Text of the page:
Buckeye fans see the Ohio State drum major on fall Saturdays leading “Script Ohio,” but few know the man behind the garb. OSU head drum major Jason Stuckert said he is excited to travel to the University of Minnesota on Saturday, the only away game the marching band will travel to this year. “Hopefully we get a warm welcome,” he said. But getting to the Minnesota game and Ohio Stadium has been a long time coming for Stuckert. Even with almost 10 years of experience, Stuckert was anxious the day he made his debut in the ‘Shoe. “I was very, very nervous right before I ran onto the field,” he said. “Once I started moving, I just had a big smile on my face because this is what I had wanted for so long. I had the time of my life.” OSU has had a drum major since 1878, but Stuckert is the second person in OSU’s history to win the title of head drum major as a first-year student. Despite his age, Stuckert was confident in his abilities. “In my head, I think I knew that it was possible that I could get it as a freshman,” Stuckert said. His interest in being drum major and joining the marching band was evident from a young age. Marcia Lowe, Stuckert’s mother, said their family had season tickets to the Avon Lake High School football games by the time Stuckert was 2 years old. Though they usually made it only through the halftime show, Lowe said Stuckert and his sister, Abigail, a 2009 graduate of Miami University, were fascinated by the band. “He watched that drum major, and by the time he was in fifth grade, he started horsing around with his sister’s baton, which is a totally different baton,” Lowe said. Lowe said she was surprised when Stuckert asked for a ‘Gray Baton,’ an all-metal baton designed by former OSU Marching Band member John Gray, for his 12th birthday. “He was outside in the front yard … twirling that thing every day — sometimes twice a day — between two trees, so we had a mud hole sitting there that he’d worn in the grass,” Lowe said. As a child, Stuckert was “always happy, always smiling” and “a big entertainer,” Lowe said. Stuckert caught his first glimpse of the OSU drum major program in the seventh grade at Avon Lake’s annual homecoming parade, where he saw Avon Lake High School alumnus Scott Sommer and his brother, Eric, perform. Scott and Eric were the 1998 and 2004 OSU head drum majors, respectively, and were the first siblings to hold the title. After the parade, Stuckert went to a short drum major clinic taught by the Sommer brothers for students interested in becoming drum majors at Avon Lake High School. Eric said Stuckert was “rough around the edges but had a real desire to learn.” Stuckert’s story will conclude on Monday. read more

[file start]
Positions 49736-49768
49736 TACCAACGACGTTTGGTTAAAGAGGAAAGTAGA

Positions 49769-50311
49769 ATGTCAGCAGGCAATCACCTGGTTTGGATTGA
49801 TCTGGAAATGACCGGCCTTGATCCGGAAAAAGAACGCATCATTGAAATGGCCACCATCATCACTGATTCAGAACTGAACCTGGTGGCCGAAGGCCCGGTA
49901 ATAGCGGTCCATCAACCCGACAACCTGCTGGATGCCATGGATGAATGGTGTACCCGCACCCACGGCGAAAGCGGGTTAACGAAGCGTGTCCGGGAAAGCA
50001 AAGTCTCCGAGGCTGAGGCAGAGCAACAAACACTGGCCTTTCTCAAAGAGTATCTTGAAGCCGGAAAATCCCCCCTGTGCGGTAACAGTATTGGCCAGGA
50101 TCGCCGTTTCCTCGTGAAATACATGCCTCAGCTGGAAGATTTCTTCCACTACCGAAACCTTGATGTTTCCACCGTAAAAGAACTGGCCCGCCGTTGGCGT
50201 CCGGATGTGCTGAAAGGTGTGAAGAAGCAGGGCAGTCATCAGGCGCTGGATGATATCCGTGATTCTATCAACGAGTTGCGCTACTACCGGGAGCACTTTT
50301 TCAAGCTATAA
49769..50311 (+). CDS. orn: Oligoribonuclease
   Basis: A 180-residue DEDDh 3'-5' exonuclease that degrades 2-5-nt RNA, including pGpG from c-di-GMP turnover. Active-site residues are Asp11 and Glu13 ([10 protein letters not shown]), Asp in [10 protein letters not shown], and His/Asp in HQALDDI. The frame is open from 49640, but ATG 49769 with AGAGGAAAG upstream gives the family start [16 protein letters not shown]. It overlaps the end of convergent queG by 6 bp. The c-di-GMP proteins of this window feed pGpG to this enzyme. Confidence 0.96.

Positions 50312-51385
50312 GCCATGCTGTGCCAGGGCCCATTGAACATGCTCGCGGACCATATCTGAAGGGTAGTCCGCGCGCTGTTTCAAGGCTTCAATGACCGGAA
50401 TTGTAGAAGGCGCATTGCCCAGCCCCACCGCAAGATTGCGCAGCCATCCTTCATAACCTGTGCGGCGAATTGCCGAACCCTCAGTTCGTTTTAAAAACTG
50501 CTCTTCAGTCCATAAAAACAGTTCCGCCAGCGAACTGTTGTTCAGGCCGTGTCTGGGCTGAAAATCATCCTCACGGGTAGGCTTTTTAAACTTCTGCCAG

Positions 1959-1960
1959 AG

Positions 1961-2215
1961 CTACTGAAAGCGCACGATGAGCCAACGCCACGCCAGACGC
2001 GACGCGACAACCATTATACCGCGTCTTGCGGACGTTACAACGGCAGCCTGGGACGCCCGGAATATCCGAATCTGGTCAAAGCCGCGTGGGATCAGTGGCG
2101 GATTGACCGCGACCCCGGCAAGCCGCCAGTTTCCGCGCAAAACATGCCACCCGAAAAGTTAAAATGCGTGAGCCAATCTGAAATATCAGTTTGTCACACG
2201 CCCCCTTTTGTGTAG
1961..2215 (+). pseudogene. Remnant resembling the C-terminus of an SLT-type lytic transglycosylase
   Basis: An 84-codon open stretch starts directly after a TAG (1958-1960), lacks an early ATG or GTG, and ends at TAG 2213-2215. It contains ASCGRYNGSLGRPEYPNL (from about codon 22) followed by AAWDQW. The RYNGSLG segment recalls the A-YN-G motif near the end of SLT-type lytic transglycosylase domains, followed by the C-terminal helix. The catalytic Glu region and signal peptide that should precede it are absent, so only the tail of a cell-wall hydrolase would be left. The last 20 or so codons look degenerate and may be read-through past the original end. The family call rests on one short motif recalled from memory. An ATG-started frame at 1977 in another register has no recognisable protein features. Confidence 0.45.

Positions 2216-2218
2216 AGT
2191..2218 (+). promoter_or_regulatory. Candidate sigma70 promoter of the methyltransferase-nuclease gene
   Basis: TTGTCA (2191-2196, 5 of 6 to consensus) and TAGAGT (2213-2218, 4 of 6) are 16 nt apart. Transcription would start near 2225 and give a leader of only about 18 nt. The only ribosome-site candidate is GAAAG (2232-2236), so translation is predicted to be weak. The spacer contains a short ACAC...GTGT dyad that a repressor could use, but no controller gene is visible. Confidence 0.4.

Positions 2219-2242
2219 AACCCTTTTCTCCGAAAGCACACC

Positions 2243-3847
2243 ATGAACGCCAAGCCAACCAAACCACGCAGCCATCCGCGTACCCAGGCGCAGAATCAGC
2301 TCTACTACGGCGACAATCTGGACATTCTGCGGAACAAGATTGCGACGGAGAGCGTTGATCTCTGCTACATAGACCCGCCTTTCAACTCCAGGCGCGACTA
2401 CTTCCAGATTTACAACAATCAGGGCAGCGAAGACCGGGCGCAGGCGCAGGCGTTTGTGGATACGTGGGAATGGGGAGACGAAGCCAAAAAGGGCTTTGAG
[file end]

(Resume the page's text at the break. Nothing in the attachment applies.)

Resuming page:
Football Ohio State announces hiring of Alex Grinch to coaching staff in